Wednesday, November 24, 2010

European Dissertations

Question: I would like to access dissertations submitted to European universities, in particular K. Wolff's 2009 dissertation submitted to Leiden University entitled "Bal Tashchit: The Jewish Prohibition Against Needless Destruction"

Answer: Although a great many dissertations are available via JTS's subscription to ProQuest Dissertations, this one is not included. However, the DART-Europe E-theses Portal provides additional access to European dissertations, some of them available in full text, at no charge.

As of November 2010 Woff has made available the beginning, the conclusions, and a summary (all in English) of his Bal Tashchit dissertation; in June 2011 the full text will be available.

Monday, November 22, 2010


Question: What is the source for the custom of "badeken" - the hatan (groom) covers the face of the kalah (bride) with a veil, prior to the marriage ceremony?

Answer: Various reasons and sources are given for this custom. the most fundamental may be that which is indicated in Tosafot (Tractate Yoma 13b s.v. le-hada amar lah) and cited in Shulhan Arukh by ReMA (Even ha-Ezer, chpt. 55, paragraph 1). There are two stages to Jewish marriage: arusin and nisuin. Arusin is, nowadays, usually accomplished by the hatan giving the kalah a ring. There are various opinions regarding how nisuin is accomplished. The custom is therefore to do as many potential acts of nisuin as possible. According to Tosafot, the covering of the kalah with the hinuma (veil) is an act of nisuin. This may be the source for the custom of badeken. To learn more about this custom and Jewish marriage see the following:

Monday, November 15, 2010

Project Ben Yehuda

Question: I would like to research the development of the modern Hebrew language, as seen through translations of world literature into Hebrew. Unfortunately I am not located near a research library with Hebrew books. Can you help me access these texts.

Answer: You could start your research with the Translations section of Project Ben Yehuda. This website is a collection of early modern Hebrew writings, including fiction, essays, poetry, drama and translations.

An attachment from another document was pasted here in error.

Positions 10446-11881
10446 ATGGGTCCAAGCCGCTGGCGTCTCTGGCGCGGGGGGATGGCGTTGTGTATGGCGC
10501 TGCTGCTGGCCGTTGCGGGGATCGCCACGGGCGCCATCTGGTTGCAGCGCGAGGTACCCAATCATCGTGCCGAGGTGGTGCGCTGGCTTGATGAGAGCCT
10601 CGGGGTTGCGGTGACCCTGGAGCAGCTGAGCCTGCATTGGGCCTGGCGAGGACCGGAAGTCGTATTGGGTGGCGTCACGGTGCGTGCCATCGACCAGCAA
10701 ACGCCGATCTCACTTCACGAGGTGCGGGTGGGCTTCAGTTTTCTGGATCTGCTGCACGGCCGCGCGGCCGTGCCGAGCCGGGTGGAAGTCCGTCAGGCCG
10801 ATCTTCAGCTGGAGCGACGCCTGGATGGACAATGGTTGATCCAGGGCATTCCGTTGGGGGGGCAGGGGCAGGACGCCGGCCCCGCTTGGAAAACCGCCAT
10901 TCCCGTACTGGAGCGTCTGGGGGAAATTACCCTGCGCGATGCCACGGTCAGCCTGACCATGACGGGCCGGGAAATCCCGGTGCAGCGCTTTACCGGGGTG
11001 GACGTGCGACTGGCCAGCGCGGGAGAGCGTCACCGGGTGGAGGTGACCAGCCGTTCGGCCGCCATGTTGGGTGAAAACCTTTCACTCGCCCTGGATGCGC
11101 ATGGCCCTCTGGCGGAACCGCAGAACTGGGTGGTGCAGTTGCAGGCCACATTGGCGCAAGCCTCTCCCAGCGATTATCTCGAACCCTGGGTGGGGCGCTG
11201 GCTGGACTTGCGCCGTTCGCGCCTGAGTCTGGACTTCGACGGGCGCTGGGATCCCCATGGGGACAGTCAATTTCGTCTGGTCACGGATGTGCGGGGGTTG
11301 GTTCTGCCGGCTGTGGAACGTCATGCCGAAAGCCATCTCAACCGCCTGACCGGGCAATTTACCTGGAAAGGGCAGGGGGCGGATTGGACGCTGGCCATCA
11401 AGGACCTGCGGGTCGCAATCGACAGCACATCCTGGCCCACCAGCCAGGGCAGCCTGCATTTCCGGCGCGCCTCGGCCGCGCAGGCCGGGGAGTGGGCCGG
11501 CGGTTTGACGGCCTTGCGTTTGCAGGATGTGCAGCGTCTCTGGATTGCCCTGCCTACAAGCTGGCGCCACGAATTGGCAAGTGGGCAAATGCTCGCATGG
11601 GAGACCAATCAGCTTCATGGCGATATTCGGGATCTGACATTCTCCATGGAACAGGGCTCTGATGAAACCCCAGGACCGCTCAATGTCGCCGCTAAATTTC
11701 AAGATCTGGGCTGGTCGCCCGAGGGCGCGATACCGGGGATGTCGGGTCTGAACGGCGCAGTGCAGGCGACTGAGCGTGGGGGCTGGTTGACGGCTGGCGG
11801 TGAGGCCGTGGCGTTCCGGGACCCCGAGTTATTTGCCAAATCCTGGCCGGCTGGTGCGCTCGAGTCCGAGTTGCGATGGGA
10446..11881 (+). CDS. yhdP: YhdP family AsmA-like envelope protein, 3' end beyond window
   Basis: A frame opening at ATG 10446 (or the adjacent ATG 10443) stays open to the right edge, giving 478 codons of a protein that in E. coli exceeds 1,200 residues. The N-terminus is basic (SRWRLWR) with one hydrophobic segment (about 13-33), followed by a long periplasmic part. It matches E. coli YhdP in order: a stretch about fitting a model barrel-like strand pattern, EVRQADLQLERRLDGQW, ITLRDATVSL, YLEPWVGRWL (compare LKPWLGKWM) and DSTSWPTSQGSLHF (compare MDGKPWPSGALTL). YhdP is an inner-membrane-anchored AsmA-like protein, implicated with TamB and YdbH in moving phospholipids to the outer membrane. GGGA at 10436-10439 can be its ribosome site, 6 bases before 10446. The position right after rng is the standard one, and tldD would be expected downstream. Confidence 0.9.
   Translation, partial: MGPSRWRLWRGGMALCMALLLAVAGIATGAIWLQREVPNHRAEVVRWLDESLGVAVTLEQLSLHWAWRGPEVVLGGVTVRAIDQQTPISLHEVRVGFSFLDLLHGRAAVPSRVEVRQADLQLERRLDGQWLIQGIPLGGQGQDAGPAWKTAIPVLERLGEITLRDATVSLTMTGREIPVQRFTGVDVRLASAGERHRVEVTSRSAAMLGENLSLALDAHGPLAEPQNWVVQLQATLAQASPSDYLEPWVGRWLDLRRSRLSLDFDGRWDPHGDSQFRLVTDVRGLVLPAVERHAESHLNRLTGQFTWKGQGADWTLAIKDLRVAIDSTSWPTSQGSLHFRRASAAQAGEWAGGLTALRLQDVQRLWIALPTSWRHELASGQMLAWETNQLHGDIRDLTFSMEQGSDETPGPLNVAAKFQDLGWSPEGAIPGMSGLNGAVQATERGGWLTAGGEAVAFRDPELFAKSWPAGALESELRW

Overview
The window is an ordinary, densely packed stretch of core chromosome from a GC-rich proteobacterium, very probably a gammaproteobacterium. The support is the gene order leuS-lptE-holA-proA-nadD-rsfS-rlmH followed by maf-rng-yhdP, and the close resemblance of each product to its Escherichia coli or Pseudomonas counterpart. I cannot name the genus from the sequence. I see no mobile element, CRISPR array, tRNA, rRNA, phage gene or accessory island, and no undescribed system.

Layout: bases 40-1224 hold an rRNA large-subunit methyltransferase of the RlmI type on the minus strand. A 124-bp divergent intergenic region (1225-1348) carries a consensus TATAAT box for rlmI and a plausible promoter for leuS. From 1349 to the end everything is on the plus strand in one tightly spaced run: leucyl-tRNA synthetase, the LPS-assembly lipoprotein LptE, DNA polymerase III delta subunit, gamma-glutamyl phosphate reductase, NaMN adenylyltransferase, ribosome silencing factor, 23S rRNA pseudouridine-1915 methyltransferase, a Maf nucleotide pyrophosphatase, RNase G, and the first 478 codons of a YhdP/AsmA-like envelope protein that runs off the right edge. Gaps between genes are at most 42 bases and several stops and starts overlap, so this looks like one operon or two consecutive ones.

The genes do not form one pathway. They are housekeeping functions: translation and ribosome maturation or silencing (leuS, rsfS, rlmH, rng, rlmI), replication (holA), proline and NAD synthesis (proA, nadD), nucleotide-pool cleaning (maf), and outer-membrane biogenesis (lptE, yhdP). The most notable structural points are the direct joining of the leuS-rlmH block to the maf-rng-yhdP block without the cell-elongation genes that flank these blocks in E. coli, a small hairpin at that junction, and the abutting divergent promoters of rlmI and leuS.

It includes Hebrew translations of worldwide authors such as Homer, Schiller, Heine, Byron, Rudyard Kipling, Pushkin, Baudelaire, Oscar Wilde, and others.

Most of the texts on Project Ben Yehuda are no longer under copyright; those still under copyright have been made available with permission from the copyright holder. In Israel copyright extends 70 years after the death of the author.

A serious study on the translation of world literature into Hebrew would require that you consult Jewish Translation History: A Bibliography of Bibliographies and Studies, by Robert Singerman (2002) REF Z 6514 J48 J49 2002. This comprehensive work will refer you to both lists of translations, and to studies about translation. Chapter 5 "Translations into Hebrew, 1850-2000" will be particularly relevant. This books is available in over 150 libraries throughout the world; you can identify the closest location by using

Monday, November 8, 2010

"Rabbi, Teacher and Preacher"

A question was received at the JTS Library's Reference Desk:

The Jewish Theological Seminary's certificate of rabbinical ordination proclaims the recepient as worthy of being a "rabbi, teacher and preacher". What is the history of this phrase and why was it chosen?

So far our inquiries have not turned up any relevant information on this matter. If anyone has information on this topic, we are interested in hearing from you in the "Comments" section. Thank you.